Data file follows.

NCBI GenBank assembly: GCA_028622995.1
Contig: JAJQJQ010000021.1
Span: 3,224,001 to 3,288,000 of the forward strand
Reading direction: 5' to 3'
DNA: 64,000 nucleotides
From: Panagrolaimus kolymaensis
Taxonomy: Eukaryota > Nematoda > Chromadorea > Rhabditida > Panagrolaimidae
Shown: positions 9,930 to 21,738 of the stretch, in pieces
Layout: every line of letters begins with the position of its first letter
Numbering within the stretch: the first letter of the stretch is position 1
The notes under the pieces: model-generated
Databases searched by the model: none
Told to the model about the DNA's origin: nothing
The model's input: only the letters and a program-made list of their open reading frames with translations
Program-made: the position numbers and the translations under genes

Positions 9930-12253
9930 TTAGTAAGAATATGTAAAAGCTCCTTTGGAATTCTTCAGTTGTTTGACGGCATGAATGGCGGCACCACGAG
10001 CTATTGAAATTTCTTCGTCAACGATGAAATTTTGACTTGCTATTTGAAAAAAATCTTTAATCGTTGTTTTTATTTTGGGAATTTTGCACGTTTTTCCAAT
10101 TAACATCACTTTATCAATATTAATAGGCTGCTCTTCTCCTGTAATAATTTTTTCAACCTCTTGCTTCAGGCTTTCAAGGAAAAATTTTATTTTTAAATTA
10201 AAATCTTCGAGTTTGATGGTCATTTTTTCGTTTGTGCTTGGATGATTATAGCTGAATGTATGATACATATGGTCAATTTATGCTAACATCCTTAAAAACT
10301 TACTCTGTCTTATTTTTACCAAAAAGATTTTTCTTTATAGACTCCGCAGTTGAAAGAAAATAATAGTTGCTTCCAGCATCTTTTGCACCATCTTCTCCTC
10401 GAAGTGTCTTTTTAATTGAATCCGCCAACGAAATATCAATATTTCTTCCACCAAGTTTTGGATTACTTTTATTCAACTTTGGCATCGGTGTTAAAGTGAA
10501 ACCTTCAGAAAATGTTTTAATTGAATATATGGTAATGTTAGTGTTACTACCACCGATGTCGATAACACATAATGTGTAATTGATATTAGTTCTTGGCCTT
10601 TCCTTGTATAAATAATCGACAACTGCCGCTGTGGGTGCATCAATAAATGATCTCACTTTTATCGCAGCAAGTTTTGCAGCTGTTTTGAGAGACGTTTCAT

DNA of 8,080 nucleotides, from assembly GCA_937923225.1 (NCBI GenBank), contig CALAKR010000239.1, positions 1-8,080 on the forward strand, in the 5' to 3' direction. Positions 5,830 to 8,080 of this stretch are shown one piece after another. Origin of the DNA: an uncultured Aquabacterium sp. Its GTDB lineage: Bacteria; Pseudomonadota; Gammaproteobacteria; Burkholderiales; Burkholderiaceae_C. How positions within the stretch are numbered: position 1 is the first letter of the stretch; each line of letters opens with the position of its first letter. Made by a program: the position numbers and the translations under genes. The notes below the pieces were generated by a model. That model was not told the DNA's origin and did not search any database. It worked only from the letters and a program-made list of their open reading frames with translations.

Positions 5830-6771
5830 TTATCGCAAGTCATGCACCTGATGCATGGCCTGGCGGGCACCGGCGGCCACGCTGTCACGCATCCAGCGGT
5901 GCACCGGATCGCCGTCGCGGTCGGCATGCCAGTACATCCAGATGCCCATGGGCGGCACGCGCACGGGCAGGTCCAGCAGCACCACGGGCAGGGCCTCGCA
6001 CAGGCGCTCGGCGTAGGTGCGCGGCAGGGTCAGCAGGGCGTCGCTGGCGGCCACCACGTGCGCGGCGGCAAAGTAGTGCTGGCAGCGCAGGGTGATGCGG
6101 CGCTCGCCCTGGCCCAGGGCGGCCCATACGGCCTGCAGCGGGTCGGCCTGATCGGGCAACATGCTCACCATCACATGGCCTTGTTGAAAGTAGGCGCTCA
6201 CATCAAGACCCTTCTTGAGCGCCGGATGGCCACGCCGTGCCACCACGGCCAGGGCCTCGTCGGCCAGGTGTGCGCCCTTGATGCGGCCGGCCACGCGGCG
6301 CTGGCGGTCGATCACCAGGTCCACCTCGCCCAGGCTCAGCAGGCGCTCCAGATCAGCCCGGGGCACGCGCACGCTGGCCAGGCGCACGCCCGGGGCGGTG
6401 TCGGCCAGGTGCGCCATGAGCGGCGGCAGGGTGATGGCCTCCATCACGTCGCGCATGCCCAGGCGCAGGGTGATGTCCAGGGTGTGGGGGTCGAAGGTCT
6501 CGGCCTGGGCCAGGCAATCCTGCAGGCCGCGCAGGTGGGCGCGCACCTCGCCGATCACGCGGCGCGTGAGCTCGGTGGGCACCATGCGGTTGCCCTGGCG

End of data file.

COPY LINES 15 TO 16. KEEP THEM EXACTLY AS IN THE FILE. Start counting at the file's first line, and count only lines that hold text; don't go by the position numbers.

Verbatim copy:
Program-made: the position numbers and the translations under genes

Positions 9930-12253